All your readers outside of polar areas that won't be able to see anything anyway.

I really don't understand why this is insightful. Linux stories aren't helpful to the majority, either.

Re:From all residents outside the [ant]arctic circ (0)

Anonymous Coward | more than 3 years ago | (#33224434)

Thank you Slashdot.

Sincerely,

All your readers outside of polar areas that won't be able to see anything anyway.

I really don't understand why this is insightful. Linux stories aren't helpful to the majority, either.

He said all your [Slashdot's] readers. A large number of those use Linux or are interested in it for some reason or another, like its competitive pressure on Microsoft in some areas like servers. As Slashdot is a primarily American site that still includes members from around the world, and most people don't live 55 or more degrees north, a tiny number of those are going to see this aurora. So you see there is no comparison between Slashdot readers who might read a Linux story versus Slashdot readers who are going to personally witness this event. Nice try but it is you who lacks basic insight in this case.

Skinner! (5, Funny)

swanzilla (1458281) | more than 3 years ago | (#33209704)

Aurora Borealis?

At this time of year?

A this time of day?

In this part of the country?

Localized entirely within your kitchen?

Re:Skinner! (1)

luddite47 (907624) | more than 3 years ago | (#33210162)

Aurora Borealis?

At this time of year?

A this time of day?

In this part of the country?

Localized entirely within your kitchen?

May I see it?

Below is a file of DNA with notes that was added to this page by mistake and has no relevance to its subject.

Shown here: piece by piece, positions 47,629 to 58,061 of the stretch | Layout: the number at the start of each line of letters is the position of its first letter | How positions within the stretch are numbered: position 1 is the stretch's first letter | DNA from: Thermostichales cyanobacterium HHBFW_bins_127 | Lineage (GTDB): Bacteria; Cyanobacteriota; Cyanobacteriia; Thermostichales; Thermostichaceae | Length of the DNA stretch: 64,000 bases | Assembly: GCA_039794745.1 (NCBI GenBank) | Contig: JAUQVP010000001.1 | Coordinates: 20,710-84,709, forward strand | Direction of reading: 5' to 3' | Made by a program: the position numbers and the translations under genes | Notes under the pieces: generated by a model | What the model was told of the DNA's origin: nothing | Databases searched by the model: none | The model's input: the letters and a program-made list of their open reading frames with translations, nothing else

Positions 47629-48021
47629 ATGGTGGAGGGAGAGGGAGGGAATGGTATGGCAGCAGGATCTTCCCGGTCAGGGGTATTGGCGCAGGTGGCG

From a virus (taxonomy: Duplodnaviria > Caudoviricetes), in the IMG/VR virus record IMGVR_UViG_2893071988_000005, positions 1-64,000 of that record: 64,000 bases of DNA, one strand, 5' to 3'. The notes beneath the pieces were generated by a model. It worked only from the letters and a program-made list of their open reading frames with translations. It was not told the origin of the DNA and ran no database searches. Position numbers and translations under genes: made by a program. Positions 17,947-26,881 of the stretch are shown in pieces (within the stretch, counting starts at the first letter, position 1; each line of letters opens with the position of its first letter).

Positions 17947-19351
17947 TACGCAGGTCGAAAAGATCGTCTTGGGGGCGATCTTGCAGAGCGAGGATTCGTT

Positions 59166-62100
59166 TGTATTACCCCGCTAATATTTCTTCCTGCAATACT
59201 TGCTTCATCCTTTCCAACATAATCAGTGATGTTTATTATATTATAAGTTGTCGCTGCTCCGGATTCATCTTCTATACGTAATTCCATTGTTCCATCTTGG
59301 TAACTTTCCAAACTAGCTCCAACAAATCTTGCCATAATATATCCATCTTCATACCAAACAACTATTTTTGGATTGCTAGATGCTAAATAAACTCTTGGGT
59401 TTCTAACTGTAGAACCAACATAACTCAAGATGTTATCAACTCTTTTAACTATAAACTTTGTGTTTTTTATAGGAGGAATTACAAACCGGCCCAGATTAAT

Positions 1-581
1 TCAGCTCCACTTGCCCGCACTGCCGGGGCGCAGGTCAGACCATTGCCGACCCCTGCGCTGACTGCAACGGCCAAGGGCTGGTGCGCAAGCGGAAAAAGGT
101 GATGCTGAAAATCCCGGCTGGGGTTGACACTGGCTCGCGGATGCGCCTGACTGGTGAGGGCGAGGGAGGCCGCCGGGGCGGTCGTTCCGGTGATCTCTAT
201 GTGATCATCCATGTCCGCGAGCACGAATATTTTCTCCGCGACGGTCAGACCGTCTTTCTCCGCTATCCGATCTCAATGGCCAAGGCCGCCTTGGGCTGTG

Re:Skinner! (0)

Anonymous Coward | more than 3 years ago | (#33210914)

Can I see it?

Science Pron (4, Funny)

cosm (1072588) | more than 3 years ago | (#33209720)

Polar Bares Coronal Mass Erection III
Guaranteed Plasma Cloud Shot

Re:Science Pron (-1, Offtopic)

Anonymous Coward | more than 3 years ago | (#33209968)

Chambers sighed when asked his reaction to last week’s controversial court decision. A judge ruled that California's voter-approved ban on same-sex marriage, known as Proposition 8, violated the constitutional rights of same-sex couples.

“It’s disappointing that a judge would rule against the will of the people,” says Chambers, author of Leaving Homosexuality. “That’s the greatest tragedy.”

For 34 years, Exodus has told gay and lesbians that they can be “delivered” from homosexuality through faith in Christ, professional counseling and support groups.

But how will groups like Exodus fare if fewer Americans believe that homosexuality is a sin, and if gay marriage becomes an option?

Chambers acknowledged that “our culture is changing” and said more people are abandoning a biblical view of homosexuality.

Does he think gay marriage is inevitable?

“It certainly seems so,” Chambers says. “The jury is still out and there are certainly areas where I see a tendency for more rights for gay and lesbian people. But I also see that there’s still a fight among American people so it’s hard to know.”

Though there seems to be more acceptance of gay and lesbian people in popular culture, Chambers says demand for Exodus ministry has not declined.

“Our calls are increasing,” he says. “Our ministries say we’re busier than ever.”

He says the Prop 8 ruling shows something else: More Americans are accepting the humanity of gay and lesbian people.

“We’re entering a time when we are more compassionate and loving toward people who deserve our compassion,” he says, “and that’s gay and lesbian people.

OMGZ - I can see them from here?! (3, Funny)

eagee (1308589) | more than 3 years ago | (#33209734)

That only happens like... never!

Sincerely,

Someone from Cleveland (you insensitive clods!)

Re:OMGZ - I can see them from here?! (1)

John Hasler (414242) | more than 3 years ago | (#33210066)

You better hope we never have a solar flare such that the resulting aurora is visble from Cleveland.

Re:OMGZ - I can see them from here?! (1, Interesting)

Anonymous Coward | more than 3 years ago | (#33210290)

You better hope we never have a solar flare such that the resulting aurora is visble from Cleveland.

You're not actually serious, are you? Auroras are visible* from Cleveland about once a year, on average--more during solar max, less during solar min, like now.

*Not factoring in light pollution

Re:OMGZ - I can see them from here?! (1)